ASHI and MEDIC First Aid Blog

December 21, 2021

Holiday Safety: Christmas Tree Edition

Although Christmas tree fires aren’t common, they can grow very fast and cause significant human and property damage.

According to the National Fire Protection Association (NFPA), Christmas tree fires cause an average of two deaths, 12 injuries and $10 million in direct property damage each year.

So, it’s important to take precautions during and after the holidays.

Christmas tree safety during the holidays

Here are some safety protocols to consider putting in place, even if you’ve had your Christmas tree on display for a while now.

  • Place the tree at least three feet away from any heat source. This includes fireplaces, radiators, flame candles, heat vents and lights.

  • Don’t block an exit with your Christmas tree. If a fire or other emergency occurs, your family might need an alternative exit path to remain safe.

  • Continue to add water to your tree stand every day. A well-watered Christmas tree burns at a much slower rate than a dried-out tree.

Watch this NFPA demonstration that shows a dried-out Christmas tree catching fire versus a well-watered tree.


Christmas tree disposal safety tips

The holidays are a busy time, but it’s important to properly dispose of your Christmas tree once it begins to dry out or after the holidays when you no longer use it.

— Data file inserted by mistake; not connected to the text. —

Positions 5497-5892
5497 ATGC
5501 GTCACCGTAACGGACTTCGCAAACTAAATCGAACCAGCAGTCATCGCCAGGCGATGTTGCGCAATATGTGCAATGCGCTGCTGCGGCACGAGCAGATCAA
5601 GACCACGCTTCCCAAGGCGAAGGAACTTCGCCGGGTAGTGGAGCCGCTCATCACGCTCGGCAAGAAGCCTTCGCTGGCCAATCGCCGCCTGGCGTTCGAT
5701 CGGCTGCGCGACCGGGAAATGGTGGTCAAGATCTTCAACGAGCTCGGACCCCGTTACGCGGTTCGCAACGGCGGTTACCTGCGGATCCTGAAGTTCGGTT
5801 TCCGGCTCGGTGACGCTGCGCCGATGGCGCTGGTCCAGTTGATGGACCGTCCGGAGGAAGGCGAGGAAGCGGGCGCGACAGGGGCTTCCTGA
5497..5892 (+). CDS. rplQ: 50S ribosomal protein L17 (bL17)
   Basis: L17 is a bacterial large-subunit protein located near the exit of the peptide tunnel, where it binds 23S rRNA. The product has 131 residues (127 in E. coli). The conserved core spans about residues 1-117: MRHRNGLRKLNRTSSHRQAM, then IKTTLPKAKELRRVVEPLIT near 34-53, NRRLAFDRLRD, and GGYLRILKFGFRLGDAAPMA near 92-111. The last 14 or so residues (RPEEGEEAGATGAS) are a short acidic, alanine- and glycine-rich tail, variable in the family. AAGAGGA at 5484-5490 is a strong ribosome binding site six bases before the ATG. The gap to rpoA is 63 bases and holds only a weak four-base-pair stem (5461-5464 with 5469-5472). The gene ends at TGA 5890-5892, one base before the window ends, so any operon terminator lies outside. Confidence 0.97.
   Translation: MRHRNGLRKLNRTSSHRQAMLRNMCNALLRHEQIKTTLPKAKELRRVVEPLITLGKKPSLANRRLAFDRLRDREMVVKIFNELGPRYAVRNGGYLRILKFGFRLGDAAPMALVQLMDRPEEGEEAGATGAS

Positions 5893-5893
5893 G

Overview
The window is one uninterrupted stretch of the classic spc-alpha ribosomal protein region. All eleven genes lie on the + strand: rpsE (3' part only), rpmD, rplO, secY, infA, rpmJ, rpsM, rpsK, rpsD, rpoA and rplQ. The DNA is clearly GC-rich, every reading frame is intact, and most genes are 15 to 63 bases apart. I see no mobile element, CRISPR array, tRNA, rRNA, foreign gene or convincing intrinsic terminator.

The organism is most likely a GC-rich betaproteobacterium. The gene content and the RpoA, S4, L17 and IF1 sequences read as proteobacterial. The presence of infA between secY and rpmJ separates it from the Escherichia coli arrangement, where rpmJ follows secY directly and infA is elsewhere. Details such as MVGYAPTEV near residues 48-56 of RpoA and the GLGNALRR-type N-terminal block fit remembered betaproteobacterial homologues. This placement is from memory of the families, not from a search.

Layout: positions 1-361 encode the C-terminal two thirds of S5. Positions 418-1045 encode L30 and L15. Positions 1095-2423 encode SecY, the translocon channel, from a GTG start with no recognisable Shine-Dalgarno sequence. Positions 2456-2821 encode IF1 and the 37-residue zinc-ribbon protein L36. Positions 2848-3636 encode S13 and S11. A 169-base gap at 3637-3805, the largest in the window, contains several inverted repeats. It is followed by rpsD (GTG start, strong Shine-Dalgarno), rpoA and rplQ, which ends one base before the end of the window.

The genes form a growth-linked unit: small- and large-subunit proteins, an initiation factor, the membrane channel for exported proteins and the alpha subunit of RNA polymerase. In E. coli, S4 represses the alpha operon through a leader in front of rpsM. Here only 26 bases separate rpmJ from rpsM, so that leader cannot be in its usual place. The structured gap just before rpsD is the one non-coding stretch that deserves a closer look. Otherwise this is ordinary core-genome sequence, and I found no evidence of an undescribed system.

The NFPA states that approximately 30% of Christmas tree fires take place in January. This is because dried-out Christmas trees become more and more flammable over time, causing a serious fire risk.

So, the longer you keep one in your home, the more of a fire hazard it becomes.

Here are some quick disposal tips to remember come January:

  • Don’t leave your tree in your home or garage longer than necessary.

  • Don’t place or lean your tree outside against a structure.

  • Check with your local community to find a Christmas tree recycling program. You might have access to free drop-off locations or be able to arrange for yard waste pick-up services.

  • Research smart ways to recycle your Christmas tree into habitat areas for wildlife or use them as mulch for your own gardens.

For more holiday safety tips, check out our blog on fire prevention and COVID precautions.




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